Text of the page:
Talking about Mental Health: Crystal Police talk about encounters
Police officers deal with stressful, high-pressure situations on a daily basis. Sometimes they confront people with mental illness and other times, it’s the officers themselves who are in need of therapy.
Remembering a tragic incident in Crystal
In May 2017, Crystal Police rushed to Bassett Creek Park after hearing a report of a man sitting on a bench with a gun. The gunman was Khaleel Thompson, an 18-year-old. Thompson had painted a BB-gun to look like a real gun and had called police to the park himself. When Thompson pointed a gun at police and wouldn’t drop it, police fired their guns. Thompson was shot in the head, but survived.
The Hennepin County Attorney’s office did not press charges against the officers. An investigation showed Thompson had a history of mental illness and suicidal reports. He had been living in shelters and with friends.
Responding to Mental Health Crises is nothing new
Crystal Police Chief Stephanie Revering says her department handles many mental health calls. Crystal had 320 mental health related calls in 2017 out of more than 29,000.
“We’ve been actively looking at ways to embed a mental health professional into our police department,” says Revering.
The department has been meeting with a nonprofit called People Incorporated, which is a mental health provider. The group has social worker embedded with the St. Paul Police Department.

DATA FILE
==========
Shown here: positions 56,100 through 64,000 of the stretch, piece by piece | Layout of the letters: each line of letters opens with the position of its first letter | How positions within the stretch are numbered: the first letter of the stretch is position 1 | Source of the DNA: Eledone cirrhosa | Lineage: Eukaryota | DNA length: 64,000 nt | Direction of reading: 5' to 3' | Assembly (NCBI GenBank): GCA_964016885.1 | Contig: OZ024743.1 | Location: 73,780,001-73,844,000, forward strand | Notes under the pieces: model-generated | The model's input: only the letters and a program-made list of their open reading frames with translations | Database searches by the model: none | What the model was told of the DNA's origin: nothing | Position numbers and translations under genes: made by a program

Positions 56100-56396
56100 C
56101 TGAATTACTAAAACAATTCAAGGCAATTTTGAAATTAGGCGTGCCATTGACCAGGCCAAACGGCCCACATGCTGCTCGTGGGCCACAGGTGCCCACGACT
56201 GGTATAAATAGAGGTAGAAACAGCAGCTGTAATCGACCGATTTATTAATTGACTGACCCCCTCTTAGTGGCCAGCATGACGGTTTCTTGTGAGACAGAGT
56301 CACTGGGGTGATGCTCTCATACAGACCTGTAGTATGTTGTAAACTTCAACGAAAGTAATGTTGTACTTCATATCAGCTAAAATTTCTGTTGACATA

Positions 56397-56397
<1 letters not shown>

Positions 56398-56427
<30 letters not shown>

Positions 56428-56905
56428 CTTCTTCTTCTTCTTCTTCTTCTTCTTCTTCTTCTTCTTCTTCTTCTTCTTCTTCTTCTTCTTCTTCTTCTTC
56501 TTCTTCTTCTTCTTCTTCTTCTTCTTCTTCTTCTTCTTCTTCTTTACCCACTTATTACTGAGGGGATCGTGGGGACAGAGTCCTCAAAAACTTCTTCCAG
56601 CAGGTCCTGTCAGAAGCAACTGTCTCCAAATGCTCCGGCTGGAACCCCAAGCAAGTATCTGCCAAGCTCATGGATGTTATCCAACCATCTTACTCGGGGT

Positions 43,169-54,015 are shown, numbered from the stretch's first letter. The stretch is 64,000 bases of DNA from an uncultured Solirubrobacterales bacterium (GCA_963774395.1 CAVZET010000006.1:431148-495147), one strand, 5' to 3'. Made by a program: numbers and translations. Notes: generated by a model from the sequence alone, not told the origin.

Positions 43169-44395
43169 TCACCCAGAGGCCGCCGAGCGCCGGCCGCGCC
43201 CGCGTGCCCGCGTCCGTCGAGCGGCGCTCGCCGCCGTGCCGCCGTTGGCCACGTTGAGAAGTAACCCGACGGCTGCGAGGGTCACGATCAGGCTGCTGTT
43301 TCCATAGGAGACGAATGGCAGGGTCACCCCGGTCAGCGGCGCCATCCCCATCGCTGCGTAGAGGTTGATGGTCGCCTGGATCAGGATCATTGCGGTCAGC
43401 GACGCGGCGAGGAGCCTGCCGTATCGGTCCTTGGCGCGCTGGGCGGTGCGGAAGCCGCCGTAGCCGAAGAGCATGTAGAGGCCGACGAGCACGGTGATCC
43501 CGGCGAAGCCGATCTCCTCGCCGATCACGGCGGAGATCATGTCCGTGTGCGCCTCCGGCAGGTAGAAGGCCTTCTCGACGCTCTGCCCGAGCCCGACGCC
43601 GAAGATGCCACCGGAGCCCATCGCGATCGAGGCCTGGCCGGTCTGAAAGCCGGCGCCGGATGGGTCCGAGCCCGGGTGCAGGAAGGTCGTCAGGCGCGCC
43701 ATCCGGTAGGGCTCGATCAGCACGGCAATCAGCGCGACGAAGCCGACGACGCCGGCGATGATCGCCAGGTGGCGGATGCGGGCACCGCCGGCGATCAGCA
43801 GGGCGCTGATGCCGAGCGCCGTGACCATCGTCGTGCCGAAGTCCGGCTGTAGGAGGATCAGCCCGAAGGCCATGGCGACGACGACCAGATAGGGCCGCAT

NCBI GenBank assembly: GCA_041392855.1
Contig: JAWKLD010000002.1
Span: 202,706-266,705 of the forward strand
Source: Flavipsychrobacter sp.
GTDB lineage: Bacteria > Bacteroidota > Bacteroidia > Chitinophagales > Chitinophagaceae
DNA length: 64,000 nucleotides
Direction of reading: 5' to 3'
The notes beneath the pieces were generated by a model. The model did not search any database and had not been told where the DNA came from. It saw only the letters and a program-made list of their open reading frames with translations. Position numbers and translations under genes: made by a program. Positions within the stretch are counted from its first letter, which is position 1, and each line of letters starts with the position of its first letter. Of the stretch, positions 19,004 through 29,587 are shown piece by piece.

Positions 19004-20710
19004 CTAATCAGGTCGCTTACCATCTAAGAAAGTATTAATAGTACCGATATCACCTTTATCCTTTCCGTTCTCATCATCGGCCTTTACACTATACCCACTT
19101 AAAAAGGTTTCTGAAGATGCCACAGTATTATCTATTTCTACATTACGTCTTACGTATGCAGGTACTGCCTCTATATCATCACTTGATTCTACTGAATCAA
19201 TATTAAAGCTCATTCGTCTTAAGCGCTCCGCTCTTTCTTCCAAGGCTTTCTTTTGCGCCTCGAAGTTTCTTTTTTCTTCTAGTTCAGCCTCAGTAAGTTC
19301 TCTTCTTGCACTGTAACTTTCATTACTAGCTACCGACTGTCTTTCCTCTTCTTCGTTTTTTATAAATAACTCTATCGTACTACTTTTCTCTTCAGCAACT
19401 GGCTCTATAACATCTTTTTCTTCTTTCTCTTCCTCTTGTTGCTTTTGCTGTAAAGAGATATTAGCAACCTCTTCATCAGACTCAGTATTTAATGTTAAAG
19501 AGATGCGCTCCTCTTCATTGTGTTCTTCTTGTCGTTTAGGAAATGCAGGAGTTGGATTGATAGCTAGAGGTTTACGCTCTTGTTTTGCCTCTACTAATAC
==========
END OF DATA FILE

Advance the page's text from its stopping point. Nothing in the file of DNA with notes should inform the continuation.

“When they get a mental health call, they go in and make sure there’s a safe environment,” explains Jill Wiedemann-West, the CEO with People Incorporated.
The organization now trains with Crystal Police. Chief Revering would like to have a permanent social worker on staff.
“I would love it,” said Revering. “I don’t know if they’re going to be able to do that from a cost-savings perspective, or if the city is going to be able to afford it. But it’s something that eventually I would love to have done here.”
Want to learn more about Mental Health? Watch our special report, “The Silent Struggle: Talking about Mental Health.”
NAMI Minnesota provides free classes and information for crisis responders, medical and mental health professionals and the general community. If you are concerned about someone or are having thoughts of suicide yourself, call 1-800-273-TALK (8255) or **CRISIS, or text MN to 741741.